After taking on Ticketmaster, surviving the suicide of fellow Seattle musician Kurt Cobain and losing drummer Dave Abbruzzese, Pearl Jam went in a new direction - to vinyl.

In late November, the band, including Abbruzzese, released "Vitalogy" on vinyl - you know, the old black platters. A single, "Spin the Black Circle," was also released, as the band's tribute to the grooved wafer. The CD version of the album was subsequently released Dec. 6.The vinyl release wasn't merely a publicity stunt - it was another public declaration of independence.

Ever since Pearl Jam and vocalist Eddie Vedder hit the scene in 1991, the band has repeatedly gone against the norms of the business, with no real singles or videos to promote "Vs." and no press interviews.

Often, as a result, no one really knows what the band is up to. "Ten" created a broad fan base and "Vs." maintained the momentum by keeping the alternative fans happy. "Vitalogy" will undoubtedly keep both audiences smiling, though the album is edgy and focuses more on social issues.

Abortion, music business bureaucracy and marital boredom are a few of the topics the band slaps around. The album is packed in an old-fashioned biology booklet filled with texts about death, dreams and disease that quickly catch a dreary theme.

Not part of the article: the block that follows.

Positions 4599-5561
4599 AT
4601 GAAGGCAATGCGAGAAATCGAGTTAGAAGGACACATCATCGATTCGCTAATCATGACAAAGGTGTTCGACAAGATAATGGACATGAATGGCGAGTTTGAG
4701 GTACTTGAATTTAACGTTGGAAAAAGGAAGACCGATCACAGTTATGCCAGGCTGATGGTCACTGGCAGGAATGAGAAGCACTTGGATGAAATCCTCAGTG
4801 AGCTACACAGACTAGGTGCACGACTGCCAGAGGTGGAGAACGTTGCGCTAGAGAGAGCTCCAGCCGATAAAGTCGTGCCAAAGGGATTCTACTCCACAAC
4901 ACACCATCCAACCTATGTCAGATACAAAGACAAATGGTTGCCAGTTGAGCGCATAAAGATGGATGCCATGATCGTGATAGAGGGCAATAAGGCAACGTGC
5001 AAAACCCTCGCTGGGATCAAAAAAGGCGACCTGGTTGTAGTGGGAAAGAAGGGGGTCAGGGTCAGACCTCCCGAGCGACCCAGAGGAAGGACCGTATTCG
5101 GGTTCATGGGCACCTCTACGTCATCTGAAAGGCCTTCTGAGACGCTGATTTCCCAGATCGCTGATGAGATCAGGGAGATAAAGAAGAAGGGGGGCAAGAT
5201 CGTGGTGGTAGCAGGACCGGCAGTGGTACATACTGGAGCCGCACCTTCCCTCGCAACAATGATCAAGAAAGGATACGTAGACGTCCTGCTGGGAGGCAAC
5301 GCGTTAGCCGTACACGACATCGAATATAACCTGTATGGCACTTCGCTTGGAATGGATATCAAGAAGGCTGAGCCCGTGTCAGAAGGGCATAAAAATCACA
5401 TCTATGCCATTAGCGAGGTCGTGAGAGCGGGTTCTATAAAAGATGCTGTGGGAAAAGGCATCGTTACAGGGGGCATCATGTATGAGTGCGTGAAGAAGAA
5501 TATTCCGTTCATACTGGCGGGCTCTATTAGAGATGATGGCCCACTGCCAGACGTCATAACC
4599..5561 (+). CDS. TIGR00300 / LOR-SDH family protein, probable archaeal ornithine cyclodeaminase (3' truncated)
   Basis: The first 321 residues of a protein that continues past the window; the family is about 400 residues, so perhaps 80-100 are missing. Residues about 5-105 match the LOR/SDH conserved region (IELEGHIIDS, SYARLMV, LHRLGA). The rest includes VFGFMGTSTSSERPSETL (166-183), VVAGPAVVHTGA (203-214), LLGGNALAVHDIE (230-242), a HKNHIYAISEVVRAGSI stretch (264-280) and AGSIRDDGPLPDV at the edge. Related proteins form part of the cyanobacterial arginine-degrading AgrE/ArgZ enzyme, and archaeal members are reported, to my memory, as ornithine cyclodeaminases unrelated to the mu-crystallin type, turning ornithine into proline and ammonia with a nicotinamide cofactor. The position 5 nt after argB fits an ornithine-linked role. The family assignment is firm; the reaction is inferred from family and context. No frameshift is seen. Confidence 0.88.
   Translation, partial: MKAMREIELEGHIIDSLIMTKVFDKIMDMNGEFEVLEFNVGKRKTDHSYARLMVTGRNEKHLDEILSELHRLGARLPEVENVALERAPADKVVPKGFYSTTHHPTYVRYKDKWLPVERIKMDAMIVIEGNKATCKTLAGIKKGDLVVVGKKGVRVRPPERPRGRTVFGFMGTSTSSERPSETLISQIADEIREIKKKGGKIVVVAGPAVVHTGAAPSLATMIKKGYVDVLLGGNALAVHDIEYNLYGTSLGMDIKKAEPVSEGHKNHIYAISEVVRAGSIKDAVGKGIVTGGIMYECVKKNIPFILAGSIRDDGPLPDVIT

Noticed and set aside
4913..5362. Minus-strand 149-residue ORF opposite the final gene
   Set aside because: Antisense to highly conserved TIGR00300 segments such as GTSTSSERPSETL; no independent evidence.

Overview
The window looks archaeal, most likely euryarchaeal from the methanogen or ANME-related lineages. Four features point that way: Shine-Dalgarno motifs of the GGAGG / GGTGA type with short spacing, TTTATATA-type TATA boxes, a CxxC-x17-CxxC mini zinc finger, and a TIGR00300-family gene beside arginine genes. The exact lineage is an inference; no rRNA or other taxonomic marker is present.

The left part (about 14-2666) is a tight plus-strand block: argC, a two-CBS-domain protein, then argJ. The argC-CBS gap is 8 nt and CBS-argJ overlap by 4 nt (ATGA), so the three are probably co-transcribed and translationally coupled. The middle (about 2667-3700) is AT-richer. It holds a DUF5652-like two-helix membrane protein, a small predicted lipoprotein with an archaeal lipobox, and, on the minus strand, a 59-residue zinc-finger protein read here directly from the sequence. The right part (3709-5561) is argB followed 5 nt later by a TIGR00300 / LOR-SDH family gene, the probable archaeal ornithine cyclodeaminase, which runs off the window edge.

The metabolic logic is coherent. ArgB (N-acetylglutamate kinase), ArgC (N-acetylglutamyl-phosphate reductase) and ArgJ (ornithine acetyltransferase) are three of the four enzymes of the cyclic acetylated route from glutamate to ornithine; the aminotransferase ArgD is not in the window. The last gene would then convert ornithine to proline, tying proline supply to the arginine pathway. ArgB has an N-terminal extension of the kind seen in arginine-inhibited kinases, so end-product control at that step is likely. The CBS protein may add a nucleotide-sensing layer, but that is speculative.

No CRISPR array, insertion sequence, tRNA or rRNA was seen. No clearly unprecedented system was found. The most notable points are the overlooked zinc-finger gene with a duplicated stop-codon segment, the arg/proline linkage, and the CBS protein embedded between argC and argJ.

"Last Exit" and "Spin the Black Circle" are full of scratchy guitars and screaming feedback. "Better Man," a story of a woman who settles for a loser husband rather than what she wants, sits on an intricate arrangement of acoustic and electric guitars.

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"Bugs" talks about Pearl Jam's discontent with music business gurus, while the closing piece, "Stupid Mop," is nothing but amoeba-like feedback backing a boy's voice telling his therapist how much more meaningful a spanking is compared to a hug. As the song goes on, the boy eventually speaks of suicide.

While some may feel "Stupid Mop" borders on exploitation, it's an effective scare tactic bashing child abuse.

This album is totally Pearl Jam - the way it's supposed to be. Too bad tensions within the band led to Abbruzzese's sayonara.

RATINGS: four stars (* * * * ), excellent; three stars (* * * ), good; two stars (* * ), fair; one star (* ), poor, with 1/2 representing a higher, intermediate grade.

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